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Q: June is Men’s Health Month, and my program is hoping to use the occasion to bring greater awareness about health to the young men in our community. What have other programs done to achieve this?
A: Every youth-serving program, particularly ones that address sexual or physical health, knows how hard it can be to get young men involved. And Kimberly Gillette, the director of Daly City Youth Health Services (DCYHS), a school-linked program near San Francisco, says that male-focused advocacy will only go so far. She says the organization instead looked to increase general enrollment, which naturally brought up the number of young men.
“We’ve used stipends,” she says, “where we gave youth a certain amount of money, but they had to complete a program in order to get any of it.” This encourages youth to not only attend a first meeting, but to come back—a hurdle that’s proven especially hard with young men.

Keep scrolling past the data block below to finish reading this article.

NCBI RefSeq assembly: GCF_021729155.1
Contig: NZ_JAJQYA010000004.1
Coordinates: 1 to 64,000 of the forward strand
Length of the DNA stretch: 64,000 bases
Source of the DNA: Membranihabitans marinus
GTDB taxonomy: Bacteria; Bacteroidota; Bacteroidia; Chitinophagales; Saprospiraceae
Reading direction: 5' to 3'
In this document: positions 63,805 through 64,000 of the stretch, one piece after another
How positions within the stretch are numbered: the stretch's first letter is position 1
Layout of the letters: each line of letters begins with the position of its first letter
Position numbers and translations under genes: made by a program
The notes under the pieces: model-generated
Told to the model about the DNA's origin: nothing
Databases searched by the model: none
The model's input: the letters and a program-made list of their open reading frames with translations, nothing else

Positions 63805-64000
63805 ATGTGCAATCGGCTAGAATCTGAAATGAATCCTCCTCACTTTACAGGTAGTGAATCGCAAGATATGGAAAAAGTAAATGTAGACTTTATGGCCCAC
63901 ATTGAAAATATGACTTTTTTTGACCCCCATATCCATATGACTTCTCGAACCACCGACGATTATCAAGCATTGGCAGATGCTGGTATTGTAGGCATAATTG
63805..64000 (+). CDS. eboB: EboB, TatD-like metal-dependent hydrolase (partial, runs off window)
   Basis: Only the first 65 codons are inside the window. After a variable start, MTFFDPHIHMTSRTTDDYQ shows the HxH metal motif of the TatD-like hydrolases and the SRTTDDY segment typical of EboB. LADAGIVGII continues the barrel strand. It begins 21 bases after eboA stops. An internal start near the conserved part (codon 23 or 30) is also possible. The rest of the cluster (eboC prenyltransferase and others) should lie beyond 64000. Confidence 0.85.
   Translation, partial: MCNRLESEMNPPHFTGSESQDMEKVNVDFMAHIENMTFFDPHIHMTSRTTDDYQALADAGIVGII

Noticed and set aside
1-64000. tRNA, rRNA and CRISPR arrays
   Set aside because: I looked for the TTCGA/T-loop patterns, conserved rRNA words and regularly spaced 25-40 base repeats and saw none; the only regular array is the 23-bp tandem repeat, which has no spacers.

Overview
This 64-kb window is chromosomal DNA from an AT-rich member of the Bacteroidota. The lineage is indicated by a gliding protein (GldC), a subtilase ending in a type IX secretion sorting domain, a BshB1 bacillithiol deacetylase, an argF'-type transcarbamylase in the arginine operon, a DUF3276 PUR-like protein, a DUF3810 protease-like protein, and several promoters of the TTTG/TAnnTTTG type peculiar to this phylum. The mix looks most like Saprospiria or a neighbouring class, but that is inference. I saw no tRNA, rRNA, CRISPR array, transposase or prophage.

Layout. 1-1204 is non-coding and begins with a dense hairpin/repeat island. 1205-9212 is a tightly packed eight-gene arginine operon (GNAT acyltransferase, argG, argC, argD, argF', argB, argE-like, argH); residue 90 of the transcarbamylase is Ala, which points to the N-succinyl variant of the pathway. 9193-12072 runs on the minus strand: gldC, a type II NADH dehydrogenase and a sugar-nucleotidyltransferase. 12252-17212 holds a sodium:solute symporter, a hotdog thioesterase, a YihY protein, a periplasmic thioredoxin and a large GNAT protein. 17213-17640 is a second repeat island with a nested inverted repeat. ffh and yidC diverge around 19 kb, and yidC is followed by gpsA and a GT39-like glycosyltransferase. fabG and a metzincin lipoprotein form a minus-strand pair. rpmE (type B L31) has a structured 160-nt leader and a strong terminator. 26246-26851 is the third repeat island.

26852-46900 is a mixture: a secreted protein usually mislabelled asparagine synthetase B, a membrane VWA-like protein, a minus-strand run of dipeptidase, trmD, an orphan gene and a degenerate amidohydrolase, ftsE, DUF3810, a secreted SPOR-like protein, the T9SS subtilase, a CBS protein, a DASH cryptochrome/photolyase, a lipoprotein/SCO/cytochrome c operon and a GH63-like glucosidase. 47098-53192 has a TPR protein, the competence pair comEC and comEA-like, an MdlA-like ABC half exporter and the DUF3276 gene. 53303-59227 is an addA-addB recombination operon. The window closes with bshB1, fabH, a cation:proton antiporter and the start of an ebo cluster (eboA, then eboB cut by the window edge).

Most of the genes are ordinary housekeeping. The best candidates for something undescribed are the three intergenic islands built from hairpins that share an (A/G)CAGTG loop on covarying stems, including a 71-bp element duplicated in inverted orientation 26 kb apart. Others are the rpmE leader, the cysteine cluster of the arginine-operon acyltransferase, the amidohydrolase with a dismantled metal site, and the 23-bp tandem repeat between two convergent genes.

Gillette also says that some minor re-branding has helped encourage enrollment. DCYHS renamed their “Peer Health Education Program” the “Sex Ed Squad,” and asked youth members to design T-shirts. Add in some free pizza at meetings, and the Squad has evolved from an almost entirely female group to one that’s now 30 percent male.
DCYHS has also increased their presence in facilities like juvenile halls and “continuation schools”—for youth whose grades or behavior preclude them from attending traditional high schools—where boys greatly outnumber girls. And for all youth, male and female, Gillette says it’s essential to meet them where they already are.
“It’s hard to get young men involved,” Gillette admits, but by offering them incentives and ways to take ownership of their own health, you could help your program reach more of them, during Men’s Health Month and otherwise.